About 1:30 p.m. Papa Pea banished me from outside as he was tearing apart the whole apiary dividing and combining the various hives to get them in the shape he wanted for the winter.  We had one heckuva lot of angry bees flying around, and he was afraid one (or more) of them would take out their upsetness on me.  I haven't gotten stung once this whole season, I'm happy to say, and didn't want to ruin the record so I abandoned my garden work for the day.

Good thing I got a lot done before then.

All the onions are harvested and laid out to begin the curing process.  Although the picture doesn't look like it, I planted an equal number of yellow and red onions.  I know the word is red onions usually don't keep as well as yellow ones, but I've always had good luck with them.

The slicing cukes in the cold frame are still producing like mad.  Even the trellis of pickling cucumbers (Papa Pea was going to make some fermented pickles, but changed his mind) which have no protection from the less than good pickle growing temps are doing well.  I've found that we like them chunked up in our kimchi mix and that's what I'm using them for.

What a haul of green peppers I found.  If you want to find me later today, I'll be in the kitchen making another double batch of stuffed green peppers for the freezer.

Lastly . . . Kowabunga, Chief!!  I found an eggplant!

Have you ever seen a more grotesquely formed eggplant?  Maybe it looks better from the other side.

No, I guess not.  The slugs apparently liked it though as there are all kinds of ugly-bugly slug nibbles all over it.  This was the only fruit that formed on any of my four plants.  Sigh.

Methinks the forecast for today's rain was accurate.  We've had rolling thunder all morning and now this.  The above picture, looking out our living room windows, was taken a couple of minutes ago at 8:58 a.m.  Is that spooky, or what?  It was actually that dark outside.  Aaaannd . . . the torrential rains just started along with really blowsy winds.  Batten down the hatches, men!

Thursday, September 21, 2017

Waiting for Paint to Dry

That's just an expression.  In reality, I'm waiting for the dew to dry.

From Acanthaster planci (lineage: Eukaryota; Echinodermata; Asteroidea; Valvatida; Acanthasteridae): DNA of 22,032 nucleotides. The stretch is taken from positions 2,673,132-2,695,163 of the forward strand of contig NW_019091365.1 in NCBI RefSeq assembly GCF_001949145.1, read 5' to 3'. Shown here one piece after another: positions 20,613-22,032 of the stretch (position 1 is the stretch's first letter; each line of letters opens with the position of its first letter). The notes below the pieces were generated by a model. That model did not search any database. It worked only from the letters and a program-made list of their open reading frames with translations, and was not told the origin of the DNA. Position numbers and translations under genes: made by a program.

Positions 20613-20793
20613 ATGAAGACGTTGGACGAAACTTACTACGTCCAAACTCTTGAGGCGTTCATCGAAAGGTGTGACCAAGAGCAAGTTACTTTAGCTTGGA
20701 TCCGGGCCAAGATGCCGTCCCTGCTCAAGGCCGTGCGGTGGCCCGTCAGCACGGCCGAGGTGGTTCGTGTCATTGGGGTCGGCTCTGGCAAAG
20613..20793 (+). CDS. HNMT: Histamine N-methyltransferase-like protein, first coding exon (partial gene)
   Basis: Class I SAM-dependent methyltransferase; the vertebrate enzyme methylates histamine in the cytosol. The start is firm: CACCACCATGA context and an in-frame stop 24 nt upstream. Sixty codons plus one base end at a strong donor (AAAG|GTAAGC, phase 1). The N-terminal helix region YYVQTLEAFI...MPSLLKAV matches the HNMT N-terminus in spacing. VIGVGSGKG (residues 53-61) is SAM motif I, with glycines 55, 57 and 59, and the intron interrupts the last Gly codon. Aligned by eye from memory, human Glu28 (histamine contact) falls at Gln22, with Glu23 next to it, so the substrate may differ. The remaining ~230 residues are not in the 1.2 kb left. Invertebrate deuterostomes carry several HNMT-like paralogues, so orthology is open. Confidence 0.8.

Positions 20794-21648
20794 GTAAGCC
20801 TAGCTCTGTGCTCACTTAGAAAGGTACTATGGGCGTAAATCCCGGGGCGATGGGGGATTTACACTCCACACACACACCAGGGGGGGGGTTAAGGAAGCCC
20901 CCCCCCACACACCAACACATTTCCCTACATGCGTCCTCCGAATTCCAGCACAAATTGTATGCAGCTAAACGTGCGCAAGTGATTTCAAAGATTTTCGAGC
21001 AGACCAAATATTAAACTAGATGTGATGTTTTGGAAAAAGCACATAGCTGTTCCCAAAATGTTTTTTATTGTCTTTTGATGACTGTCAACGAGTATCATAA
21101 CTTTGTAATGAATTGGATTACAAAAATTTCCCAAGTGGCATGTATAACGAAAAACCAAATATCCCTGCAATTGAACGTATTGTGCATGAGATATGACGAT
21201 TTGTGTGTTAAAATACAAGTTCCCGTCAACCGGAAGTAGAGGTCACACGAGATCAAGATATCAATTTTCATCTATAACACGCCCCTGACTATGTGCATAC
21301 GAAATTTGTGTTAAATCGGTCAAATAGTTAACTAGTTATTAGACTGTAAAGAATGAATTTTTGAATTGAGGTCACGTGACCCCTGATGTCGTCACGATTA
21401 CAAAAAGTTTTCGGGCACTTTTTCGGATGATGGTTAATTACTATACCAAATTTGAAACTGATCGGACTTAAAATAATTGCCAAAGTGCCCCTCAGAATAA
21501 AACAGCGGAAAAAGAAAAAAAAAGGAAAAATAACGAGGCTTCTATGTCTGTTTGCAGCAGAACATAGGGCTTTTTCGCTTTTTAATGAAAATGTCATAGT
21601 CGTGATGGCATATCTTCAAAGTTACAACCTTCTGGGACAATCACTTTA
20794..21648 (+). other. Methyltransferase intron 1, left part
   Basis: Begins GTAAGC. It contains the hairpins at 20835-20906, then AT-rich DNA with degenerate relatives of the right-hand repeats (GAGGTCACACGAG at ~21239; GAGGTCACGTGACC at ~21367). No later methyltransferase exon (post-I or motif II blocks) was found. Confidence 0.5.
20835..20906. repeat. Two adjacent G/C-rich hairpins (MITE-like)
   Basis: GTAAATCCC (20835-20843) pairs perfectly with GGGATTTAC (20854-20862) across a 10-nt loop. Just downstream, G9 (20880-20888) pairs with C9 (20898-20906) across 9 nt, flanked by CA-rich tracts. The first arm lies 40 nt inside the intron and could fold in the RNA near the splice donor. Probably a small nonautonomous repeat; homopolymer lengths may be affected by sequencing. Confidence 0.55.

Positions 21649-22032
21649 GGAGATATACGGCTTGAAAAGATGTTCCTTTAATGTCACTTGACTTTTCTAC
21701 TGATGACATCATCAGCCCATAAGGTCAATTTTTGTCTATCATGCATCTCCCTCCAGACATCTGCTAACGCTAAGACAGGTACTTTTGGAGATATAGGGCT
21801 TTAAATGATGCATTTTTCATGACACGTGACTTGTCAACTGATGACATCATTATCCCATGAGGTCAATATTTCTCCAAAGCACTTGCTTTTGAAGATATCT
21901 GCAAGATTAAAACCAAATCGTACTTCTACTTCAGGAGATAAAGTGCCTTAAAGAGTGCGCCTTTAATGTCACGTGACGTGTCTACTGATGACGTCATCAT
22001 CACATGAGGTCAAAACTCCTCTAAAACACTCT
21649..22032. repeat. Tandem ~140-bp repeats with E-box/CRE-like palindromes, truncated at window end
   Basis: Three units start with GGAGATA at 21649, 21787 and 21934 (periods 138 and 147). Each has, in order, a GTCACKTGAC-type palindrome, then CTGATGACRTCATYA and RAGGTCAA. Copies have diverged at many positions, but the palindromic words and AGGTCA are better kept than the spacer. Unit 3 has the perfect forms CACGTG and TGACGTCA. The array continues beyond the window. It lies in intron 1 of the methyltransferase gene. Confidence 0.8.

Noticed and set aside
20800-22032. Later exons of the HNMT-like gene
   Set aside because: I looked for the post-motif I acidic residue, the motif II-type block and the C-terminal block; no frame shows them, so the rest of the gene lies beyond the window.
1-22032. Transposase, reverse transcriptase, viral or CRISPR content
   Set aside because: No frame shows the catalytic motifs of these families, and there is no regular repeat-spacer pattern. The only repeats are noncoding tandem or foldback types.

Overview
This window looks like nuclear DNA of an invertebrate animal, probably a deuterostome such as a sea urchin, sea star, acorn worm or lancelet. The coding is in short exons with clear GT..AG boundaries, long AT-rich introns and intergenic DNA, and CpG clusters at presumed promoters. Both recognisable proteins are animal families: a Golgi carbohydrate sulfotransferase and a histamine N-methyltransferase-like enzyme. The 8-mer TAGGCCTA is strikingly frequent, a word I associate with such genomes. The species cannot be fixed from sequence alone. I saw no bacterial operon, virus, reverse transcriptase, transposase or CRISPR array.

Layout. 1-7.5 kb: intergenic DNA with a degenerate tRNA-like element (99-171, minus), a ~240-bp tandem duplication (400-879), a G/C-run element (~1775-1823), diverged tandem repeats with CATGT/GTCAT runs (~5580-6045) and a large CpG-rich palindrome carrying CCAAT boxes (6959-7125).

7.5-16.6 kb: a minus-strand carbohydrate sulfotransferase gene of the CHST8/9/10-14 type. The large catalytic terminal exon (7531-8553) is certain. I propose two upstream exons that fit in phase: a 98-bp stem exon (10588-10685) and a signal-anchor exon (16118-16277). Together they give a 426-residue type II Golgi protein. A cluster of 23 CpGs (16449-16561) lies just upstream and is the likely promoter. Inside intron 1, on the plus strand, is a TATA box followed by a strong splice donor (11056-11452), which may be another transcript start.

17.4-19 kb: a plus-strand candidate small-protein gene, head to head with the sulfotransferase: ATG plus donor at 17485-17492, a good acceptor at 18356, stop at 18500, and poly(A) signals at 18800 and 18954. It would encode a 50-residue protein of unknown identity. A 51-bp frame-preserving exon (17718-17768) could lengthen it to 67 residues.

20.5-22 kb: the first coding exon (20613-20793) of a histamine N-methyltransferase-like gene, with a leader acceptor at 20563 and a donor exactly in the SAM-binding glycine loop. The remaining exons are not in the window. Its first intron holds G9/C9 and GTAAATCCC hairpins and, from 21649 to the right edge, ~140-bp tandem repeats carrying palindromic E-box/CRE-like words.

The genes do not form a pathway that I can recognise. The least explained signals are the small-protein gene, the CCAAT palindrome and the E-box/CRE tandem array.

We've had wet, rainy days for the past several and more are forecast to begin tomorrow.  But today (promises, promises) is going to be full sunshine.  At least that's what they're telling us.

I have a bit of harvesting and LOTS of clean-up to do in the garden so while I wait for the paint the heavy dew to dry, I'm trying to accomplish some things inside here.

The geese are all fat and happy.  (Good thing for the healthiness of the gaggle because several of them are destined for the freezer this fall.)  They are nearly always together in a bunch, roaming the poultry pasture, gobbling green grass, swimming in the pond, making noise and sometimes looking for trouble.

This is Little Annie who arrived from the hatchery last year with her right foot folded completely under.

We splinted it and although it will always be a bit deformed, she walks without a limp and gets along just fine.

The white and gray duck in the center of the picture is Miss Friendly.  She's always eager to come "talk" with you.  And when you enter the pen with a feed bucket in your hand, she keeps pulling on your pant legs until a pan of feed is on the ground.  (Maybe she's not so much friendly as a little piggy.)

Despite the wet, cool weather some of our tomatoes are actually ripening.  (I can hardly believe it.)  This is an old heirloom, Oregon Spring, sometimes misshapen tomato, but delicious . . . if it can manage to ripen up here near the tundra.

I've got thirteen large pumpkins that are starting to turn color.  Yippee!

Just look at these apples on one of our dwarf trees! This shot is straight out of the camera with no color enhancing.

Can't say enough about these "Ring of Fire" sunflowers.  They're only about 4' tall, but are very prolific and last a long, long time as cut flowers.  Love 'em.

Here's my mint bed I've been coaxing along for a couple of years.  (Yeah, I know, most people find mint spreads like wildfire and can take over the acreage, but [sigh] not mine.)  It's finally (almost) filled the bed.  I've been cutting and drying it all summer to squirrel away for Papa Pea's daily cup o' mint tea.  Matter of fact, I have some in the dehydrator as we speak . . . and I'd better sign off and go check it!